The Crucible - forging South Africa's future

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By Dr. Don Beck & Graham Linscott

The Crucible was written at a time South Africa was floundering for answers to its violence-wracked political and social dilemma in the immediate aftermath of FW de Klerk's unbanning of the ANC and other liberation movements, before political and constitutional negotiations began.

It reframed the debate, replacing race as the primary issue with the insights obtained from a new analytical method based on the pioneering research in the United States of the late Clare W. Graves, of Union College, New York.

Beck, a protégé of Graves, had been working extensively as a consultant in South Africa and had made significant contact with the major role players, including the National Party and the ANC. He saw the relevance of Gravesian analysis to South Africa's challenges and teamed up with Linscott, a seasoned writer and analyst of African affairs, to produce a book that set out a framework for South Africa's future.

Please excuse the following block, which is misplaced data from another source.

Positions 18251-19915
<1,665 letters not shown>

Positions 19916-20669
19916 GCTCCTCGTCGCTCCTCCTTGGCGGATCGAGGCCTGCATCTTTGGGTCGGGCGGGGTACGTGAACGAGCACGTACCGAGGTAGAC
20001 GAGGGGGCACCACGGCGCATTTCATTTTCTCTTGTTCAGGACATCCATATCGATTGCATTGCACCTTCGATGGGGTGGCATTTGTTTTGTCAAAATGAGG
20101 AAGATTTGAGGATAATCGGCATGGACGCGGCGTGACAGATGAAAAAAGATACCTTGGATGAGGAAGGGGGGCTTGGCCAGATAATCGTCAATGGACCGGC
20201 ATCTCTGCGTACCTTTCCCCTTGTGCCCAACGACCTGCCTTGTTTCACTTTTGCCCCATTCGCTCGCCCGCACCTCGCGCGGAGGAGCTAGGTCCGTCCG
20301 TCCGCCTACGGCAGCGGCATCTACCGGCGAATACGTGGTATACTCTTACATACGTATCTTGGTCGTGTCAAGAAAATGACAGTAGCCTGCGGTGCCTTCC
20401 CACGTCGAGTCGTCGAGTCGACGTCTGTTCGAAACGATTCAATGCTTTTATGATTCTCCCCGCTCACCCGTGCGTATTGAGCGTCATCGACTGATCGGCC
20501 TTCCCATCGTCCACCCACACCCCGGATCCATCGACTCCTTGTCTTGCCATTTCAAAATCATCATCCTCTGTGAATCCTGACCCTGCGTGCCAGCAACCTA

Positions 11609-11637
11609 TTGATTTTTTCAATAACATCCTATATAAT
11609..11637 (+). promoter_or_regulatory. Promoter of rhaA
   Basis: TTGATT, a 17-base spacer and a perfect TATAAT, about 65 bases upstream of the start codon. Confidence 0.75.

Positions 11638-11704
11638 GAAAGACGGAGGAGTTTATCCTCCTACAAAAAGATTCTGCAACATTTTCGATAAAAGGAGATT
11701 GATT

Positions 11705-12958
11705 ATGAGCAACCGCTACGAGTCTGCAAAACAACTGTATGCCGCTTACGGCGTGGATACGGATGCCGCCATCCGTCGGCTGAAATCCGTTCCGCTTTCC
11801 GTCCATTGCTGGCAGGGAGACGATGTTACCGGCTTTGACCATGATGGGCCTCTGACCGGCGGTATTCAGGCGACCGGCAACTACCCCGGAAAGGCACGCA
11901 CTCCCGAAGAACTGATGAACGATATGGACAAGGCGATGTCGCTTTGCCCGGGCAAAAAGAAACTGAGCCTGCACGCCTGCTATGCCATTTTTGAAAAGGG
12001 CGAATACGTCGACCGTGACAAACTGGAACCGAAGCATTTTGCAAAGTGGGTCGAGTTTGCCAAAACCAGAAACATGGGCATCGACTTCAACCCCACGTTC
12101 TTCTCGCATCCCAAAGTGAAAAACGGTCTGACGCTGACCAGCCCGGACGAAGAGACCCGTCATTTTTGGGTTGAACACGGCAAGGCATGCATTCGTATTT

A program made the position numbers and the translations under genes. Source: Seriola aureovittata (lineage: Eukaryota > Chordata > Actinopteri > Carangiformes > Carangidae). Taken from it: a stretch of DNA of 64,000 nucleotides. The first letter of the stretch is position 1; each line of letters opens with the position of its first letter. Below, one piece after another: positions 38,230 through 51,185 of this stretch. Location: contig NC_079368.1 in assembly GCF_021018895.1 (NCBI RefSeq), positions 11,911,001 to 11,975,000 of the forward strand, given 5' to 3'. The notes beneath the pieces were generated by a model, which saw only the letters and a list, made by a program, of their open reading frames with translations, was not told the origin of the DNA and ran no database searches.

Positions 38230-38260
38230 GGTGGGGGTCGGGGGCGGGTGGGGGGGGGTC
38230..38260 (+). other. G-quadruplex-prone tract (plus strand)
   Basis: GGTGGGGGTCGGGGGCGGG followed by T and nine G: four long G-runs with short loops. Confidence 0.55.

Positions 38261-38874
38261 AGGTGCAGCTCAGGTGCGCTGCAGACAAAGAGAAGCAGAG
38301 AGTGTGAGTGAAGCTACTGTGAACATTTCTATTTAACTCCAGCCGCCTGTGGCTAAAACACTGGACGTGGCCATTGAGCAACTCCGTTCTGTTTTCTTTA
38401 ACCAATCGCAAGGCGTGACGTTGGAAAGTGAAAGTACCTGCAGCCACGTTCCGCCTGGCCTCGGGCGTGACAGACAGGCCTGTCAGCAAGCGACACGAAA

Fifteen years on, there is little or nothing the authors would wish to alter.

The Crucible was an early exposition of Gravesian analysis that used South Africa as a template. Beck and Christopher C Cowan were to develop its theme into a generalised philosophical construct with Spiral Dynamics: mastering values, leadership and change (Blackwell 1996), and the prolific American philosopher/author, Ken Wilber, has since incorporated Beck's ideas into his own analysis.

In 2006, Alex Rollin and Cherie Beck (no relation) negotiated to republish The Crucible from Washington, in a new dustjacket.

Visit the Crucible book site for more information or to order.

 

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